Swastika Trail residents in Puslinch, Ont. fight for street name change

A group of residents in Puslinch, Ont. are fighting to rename their street, currently called Swastika Trail.

Resident says people assume they’re white supremacists

The petition to rename the street had almost 600 signatures as of Friday, Nov. 24, 2017. (B'nai Brith Canada)

A group of people in Puslinch, Ont. find it uncomfortable to tell others where they live — from applying for a driver's license to inviting people for dinner — because they reside on Swastika Trail.

"The reaction is consistently, without exception, one of shock and dismay and disbelief that there is a street named Swastika Trail," said Randy Guzar, who has been living there since 2000.

The street was named in the 1920s when the crooked cross symbol originating in the Indian subcontinent became popular and was celebrated for representing positive spirituality, long before Adolf Hitler and the Nazi party adopted it as their icon. 

Over the years, concerned residents have tried to get the street name changed but were unsuccessful in their attempts, he said.

They then turned to a Jewish advocacy group, B'nai Brith Canada, which has started a petition to call on the Township of Puslinch to change the street name during an upcoming council meeting on Dec. 20.

"At the end of the day, if the municipality refuses to change it, that would be, I think, a great mark of shame for the people involved," said Aidan Fishman, the interim national director of the league for human rights at B'Nai Brith.

However, not everyone is on board.

Jennifer Horton, who has lived there since 2009, suggested people who oppose renaming the street still recognize the swastika as a symbol of good fortune, as it was known before the Second World War. But she also thinks that point isn't strong enough to warrant keeping the name because white supremacy groups continue to use the symbol.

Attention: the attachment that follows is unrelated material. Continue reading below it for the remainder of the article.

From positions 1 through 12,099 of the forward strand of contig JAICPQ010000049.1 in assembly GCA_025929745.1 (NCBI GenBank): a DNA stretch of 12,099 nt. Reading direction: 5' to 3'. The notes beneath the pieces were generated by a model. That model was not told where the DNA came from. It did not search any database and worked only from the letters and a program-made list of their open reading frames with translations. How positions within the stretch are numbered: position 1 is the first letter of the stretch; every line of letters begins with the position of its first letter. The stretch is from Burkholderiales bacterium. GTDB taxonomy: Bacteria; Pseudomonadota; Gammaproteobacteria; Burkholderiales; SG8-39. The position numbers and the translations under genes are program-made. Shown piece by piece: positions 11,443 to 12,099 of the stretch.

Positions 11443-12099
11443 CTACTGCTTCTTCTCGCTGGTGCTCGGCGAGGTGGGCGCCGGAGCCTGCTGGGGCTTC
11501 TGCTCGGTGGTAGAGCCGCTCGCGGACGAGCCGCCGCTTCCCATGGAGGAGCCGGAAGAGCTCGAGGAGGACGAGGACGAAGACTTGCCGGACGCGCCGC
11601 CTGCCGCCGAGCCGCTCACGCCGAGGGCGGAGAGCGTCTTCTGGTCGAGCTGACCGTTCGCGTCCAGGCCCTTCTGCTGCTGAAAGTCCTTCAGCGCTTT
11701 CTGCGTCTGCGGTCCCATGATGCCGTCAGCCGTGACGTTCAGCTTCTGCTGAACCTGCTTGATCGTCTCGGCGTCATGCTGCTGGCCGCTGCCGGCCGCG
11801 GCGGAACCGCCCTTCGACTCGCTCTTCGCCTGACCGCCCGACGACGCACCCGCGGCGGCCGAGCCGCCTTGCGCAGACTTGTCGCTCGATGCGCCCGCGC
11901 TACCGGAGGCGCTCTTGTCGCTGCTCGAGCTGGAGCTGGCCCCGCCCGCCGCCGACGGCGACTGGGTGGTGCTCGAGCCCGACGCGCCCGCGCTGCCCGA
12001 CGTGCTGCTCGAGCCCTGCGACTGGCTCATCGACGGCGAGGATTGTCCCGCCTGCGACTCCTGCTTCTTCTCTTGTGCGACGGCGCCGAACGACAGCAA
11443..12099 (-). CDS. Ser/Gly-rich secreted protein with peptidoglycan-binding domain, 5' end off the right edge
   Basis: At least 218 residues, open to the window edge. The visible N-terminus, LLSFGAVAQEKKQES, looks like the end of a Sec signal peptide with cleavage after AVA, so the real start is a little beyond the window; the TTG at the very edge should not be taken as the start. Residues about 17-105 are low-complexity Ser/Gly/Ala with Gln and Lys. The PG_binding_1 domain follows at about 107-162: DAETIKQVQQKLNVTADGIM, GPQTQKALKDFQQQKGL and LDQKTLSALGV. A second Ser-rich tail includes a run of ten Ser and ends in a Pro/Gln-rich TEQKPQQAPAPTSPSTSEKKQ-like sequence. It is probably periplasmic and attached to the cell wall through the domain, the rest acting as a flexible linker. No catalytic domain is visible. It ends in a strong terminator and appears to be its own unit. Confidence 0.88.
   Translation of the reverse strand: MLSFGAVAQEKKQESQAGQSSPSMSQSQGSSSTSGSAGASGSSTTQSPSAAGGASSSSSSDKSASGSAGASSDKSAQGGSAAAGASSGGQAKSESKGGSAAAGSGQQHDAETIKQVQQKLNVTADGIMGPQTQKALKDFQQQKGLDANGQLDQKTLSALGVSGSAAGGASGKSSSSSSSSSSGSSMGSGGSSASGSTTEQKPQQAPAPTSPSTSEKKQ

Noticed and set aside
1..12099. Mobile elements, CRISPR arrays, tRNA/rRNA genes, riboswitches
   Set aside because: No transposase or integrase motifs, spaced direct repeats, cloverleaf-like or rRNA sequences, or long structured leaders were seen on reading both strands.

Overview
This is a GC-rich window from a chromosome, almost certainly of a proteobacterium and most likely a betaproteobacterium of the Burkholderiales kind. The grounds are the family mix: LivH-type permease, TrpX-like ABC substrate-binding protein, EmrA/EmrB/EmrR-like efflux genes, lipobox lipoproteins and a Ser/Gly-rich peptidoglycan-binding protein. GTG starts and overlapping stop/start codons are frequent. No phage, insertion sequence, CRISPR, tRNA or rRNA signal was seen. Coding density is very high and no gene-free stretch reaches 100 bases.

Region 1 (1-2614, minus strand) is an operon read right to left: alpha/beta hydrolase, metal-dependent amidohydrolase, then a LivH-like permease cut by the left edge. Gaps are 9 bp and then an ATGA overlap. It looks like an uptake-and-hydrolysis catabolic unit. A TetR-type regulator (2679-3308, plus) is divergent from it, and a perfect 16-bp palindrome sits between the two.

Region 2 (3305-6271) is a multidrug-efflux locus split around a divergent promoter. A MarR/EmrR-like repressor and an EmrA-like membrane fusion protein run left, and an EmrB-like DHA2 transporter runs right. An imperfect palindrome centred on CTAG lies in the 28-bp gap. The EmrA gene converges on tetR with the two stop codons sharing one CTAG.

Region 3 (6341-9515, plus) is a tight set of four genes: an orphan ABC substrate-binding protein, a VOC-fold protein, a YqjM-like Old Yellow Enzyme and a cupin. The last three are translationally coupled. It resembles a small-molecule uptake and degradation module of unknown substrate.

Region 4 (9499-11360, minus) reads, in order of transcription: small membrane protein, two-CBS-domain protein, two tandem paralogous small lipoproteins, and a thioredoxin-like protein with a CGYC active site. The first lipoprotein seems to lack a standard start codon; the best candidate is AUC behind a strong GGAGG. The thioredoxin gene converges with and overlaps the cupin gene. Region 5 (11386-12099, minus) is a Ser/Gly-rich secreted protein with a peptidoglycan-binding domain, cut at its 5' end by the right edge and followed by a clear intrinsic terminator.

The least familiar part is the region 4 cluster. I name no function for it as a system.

"Our point is that you can't reclaim the swastika. [Its bad reputation] wasn't over at the end of the war, it continues to this day."

Repercussions of name

Having uncomfortable conversations over where they live is only part of the problem for residents.

Horton said her neighbour's son once got into trouble at school because he wrote the word "swastika" at the school playground, without knowing the history of the word and symbol.

Parents were called to the office and he was almost suspended.

Another resident on the street once had her eBay purchase denied by the seller because the seller was Jewish and thought the resident was a white supremacist.

It was not an isolated incident.

"People assume that we are bigoted and white supremacists," Audrey Guzar said.

No alternative

For people questioning why someone would purchase a home on that street, Horton said real estate agents falsely told residents they didn't have to use the street name Swastika Trail, they could substitute the rural route address.

So she tried that, but Canada Post and other government agencies rejected it. 

"We all got letters saying you have to use your street name and your street address on your postal address and on your driver's license," Horton said.

Right now the group is focused on getting the issue discussed by the township council next month. Horton is prepared to continue the fight if results then aren't favourable.

"If the council for whatever obscure reason decides to turn down our request, it won't be over."


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